The foundation for the dream was built two years ago when assistant coach Kyle Accornero told Gunn head coach Mark Hernandez that he believed the Titans could win a Central Coast Section swim title.
"I thought he was crazy," Hernandez said. But, Gunn went to work and made that craziness a possibility. Last year, the Titans finished second.
The dream, however, became a reality on Saturday as the Gunn boys took down the biggest fish in the CCS pool with a stunning triumph over Bellarmine. The Titans scored 242 points while ending the Bells' historic streak of 31 straight section titles -- the longest championship streak of any sport in CCS history.
The impact of the feat was the Titanic hitting that iceberg.
Bellarmine was second with 231 points with Palo Alto finishing third with 200 at the George F. Haines International Swim Center in Santa Clara.
"They've been waiting two years for this," Hernandez said of his swimmers. "I've been waiting a lot longer."
Hernandez knew this could be the year, with his Titans returning 203 of the 214 points they scored last year. No other team was close.
"If we swim to the best of our abilities, and make our own luck, we have a real shot to be not necessarily the best team in the history of the section, but arguably the most important the one who took down the greatest dynasty in any sport in CCS," Hernandez said before the meet.
"We took down the streak. No one wants to be on the team that loses the meet to end the streak. Bellarmine swims with so much pride and heart. We had to find a way to match that."
Gunn also had to find a way to overcome a possible 17-point swing after senior Trent Tosky was disqualified in the prelims of the 100 breast on Friday for an extra dolphin kick off the wall that both Hernandez and Tosky disputed to no avail.
"That was devastating," said Hernandez, who noted Tosky could have earned 15 points in the final. Instead, those points were gone and a Bellarmine swimmer moved up from the consolation race to the finals, a minimum two-point difference.
Despite the adversity and Bellarmine outscoring Gunn, 88-50, over the 200 free relay, 100 back and 100 breast, the Titans still held a three-point lead (202-199) heading into the final 400 free relay -- an event the Bells rarely lose.
The Titans either needed to beat the Bells head to to head or have another team win the race with the Bells second (34 points) and Gunn third (32 points).
Gunn took the first option: beat the Bells.
Hernandez talked to his swimmers before the final race and noticed how loose they were.
"They were confident," Hernandez said. "They knew they were going to win."
The Titans' team of Tosky (46.55), senior Daichi Matsuda (46.85), junior Michael Lincoln (45.97) and senior Joao Ama (45.07) swam the race of their lives while clocking a school record of 3:04.44, an automatic All-American time. Lincoln gave the team the lead on the third leg and Ama held on, despite cramping up over the final 50 yards.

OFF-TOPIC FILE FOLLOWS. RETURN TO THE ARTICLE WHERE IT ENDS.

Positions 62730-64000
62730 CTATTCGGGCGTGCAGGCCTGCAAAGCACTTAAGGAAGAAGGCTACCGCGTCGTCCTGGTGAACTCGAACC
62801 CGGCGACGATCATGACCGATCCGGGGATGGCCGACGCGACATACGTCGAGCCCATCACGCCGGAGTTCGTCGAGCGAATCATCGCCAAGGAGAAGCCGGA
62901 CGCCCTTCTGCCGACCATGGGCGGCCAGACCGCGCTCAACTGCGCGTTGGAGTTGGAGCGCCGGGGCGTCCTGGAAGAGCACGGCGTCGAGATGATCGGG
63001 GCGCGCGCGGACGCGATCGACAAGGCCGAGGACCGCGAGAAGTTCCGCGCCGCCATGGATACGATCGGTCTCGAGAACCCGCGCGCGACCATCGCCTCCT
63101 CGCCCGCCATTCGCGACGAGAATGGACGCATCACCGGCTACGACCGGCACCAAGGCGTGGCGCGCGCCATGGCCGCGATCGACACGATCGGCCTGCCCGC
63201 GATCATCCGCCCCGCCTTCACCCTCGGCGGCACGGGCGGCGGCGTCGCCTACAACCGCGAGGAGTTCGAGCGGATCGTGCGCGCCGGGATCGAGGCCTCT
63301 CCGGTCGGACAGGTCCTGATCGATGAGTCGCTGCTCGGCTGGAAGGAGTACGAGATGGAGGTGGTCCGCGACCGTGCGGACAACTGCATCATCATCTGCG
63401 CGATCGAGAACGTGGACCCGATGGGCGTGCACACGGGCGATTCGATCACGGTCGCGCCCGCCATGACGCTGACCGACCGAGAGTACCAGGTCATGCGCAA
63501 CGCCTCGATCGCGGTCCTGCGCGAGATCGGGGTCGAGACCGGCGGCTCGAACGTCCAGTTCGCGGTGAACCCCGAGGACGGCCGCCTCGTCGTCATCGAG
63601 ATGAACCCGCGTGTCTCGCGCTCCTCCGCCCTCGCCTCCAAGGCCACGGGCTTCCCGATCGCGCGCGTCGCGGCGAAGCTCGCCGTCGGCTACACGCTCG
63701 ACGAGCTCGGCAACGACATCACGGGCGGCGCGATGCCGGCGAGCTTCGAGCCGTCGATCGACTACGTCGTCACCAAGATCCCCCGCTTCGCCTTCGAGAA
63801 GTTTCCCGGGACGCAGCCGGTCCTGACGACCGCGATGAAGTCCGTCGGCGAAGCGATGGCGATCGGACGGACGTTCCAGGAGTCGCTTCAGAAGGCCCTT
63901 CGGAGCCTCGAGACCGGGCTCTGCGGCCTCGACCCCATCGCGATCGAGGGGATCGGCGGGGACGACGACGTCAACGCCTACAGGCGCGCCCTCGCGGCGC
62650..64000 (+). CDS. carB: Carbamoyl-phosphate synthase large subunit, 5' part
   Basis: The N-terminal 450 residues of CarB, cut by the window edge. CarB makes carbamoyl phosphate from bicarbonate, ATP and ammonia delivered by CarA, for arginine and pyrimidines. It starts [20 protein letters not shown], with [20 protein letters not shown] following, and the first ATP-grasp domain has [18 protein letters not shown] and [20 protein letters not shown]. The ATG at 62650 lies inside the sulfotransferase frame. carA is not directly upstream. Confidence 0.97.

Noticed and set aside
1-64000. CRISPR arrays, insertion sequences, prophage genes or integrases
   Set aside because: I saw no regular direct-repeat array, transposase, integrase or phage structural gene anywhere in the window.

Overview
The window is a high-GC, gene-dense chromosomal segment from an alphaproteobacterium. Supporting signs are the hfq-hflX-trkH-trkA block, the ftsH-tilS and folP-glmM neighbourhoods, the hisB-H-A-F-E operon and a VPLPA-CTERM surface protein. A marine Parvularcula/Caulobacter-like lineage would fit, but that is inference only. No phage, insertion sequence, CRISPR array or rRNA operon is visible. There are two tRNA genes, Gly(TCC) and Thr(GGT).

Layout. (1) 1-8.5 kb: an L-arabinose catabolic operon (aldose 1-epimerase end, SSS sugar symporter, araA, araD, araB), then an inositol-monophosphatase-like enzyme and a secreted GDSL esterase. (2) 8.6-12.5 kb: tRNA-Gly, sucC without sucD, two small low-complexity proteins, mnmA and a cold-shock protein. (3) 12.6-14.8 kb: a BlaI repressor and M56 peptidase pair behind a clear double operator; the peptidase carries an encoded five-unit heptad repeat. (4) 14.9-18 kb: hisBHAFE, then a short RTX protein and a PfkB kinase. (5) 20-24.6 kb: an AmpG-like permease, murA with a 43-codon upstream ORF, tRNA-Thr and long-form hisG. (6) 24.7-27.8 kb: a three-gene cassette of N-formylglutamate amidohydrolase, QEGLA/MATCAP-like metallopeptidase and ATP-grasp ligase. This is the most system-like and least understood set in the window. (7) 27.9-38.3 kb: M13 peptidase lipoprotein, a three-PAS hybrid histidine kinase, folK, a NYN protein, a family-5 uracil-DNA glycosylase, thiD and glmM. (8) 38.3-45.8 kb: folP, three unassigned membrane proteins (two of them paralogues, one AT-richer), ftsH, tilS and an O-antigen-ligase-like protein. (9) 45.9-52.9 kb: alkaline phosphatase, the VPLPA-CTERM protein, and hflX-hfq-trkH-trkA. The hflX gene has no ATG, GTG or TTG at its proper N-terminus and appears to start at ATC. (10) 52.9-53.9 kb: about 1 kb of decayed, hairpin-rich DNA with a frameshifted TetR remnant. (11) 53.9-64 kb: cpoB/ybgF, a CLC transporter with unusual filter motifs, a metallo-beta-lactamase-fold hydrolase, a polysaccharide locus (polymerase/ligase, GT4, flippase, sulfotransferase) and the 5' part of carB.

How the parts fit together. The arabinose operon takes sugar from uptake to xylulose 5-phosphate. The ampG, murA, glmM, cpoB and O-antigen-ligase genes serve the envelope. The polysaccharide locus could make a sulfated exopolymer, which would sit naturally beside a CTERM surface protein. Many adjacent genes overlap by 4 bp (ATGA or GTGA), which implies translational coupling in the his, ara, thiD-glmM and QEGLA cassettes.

The defending champion Bells wound up third in 3:05.05 as Palo Alto grabbed second place with a 3:04.46 (No. 2 in school history) with senior Daniel Sing, junior Ethan Bundy, senior Andrew Cho and junior Alex Liang (44.21) overtaking the Bells to give Gunn some breathing room in the final standings.
"That was pretty stirring," Hernandez said. "We will never see another moment like that one. Incredible."
The 400 free relay was Gunn's only victory of the meet and one of six school records that fell on the championship day -- the Titans set 14, including the prelims. Ama had a hand in four of them as he swam on the second-place 200 free relay (1:24.29) and finished third in both the 50 free (20.76) and 100 free (45.28). His school mark in the 100 (45.19) came in the prelims. Ama finished ahead of Bellarmine's top sprinter, Thomas Reed, in three races.
Lincoln added school marks in the 200 free (1:38.61 for fourth) and 500 free (4:28.22) in addition to legs on the free relays for Gunn.
Senior Daichi Matsuda set a school record of 50.17 on his opening backstroke leg of the 200 medley relay and set a school mark of 1:50.98 in the prelims of the 200 IM, finishing fourth in the finals. He also set a record of 49.14 in the prelims of the 100 fly, where he took third in the finals in 49.60.
"This is no accident," Hernandez said of the historic team victory. "We have elite swim clubs (like PASA) and coaches in the area."
Palo Alto also rewrote its record book as junior Alex Liang won the 200 free in 1:36.86 for one school mark. He also won the 500 free in 4:23.62, another automatic All-American time that ranks No. 2 in school history and among the fastest in section annals.
Palo Alto senior Reed Merritt won his first diving title on Friday with 593.65 points for his 11 dives.
Menlo-Atherton had a final day after setting a handful of records in the prelims and finish 13th with 52 points. Sacred Heart Prep was 22nd with 31.50.
All the top qualifiers will be heading to the CIF State Championships next weekend in Clovis. But, that's another day. Gunn would like to savor its championship moment awhile longer.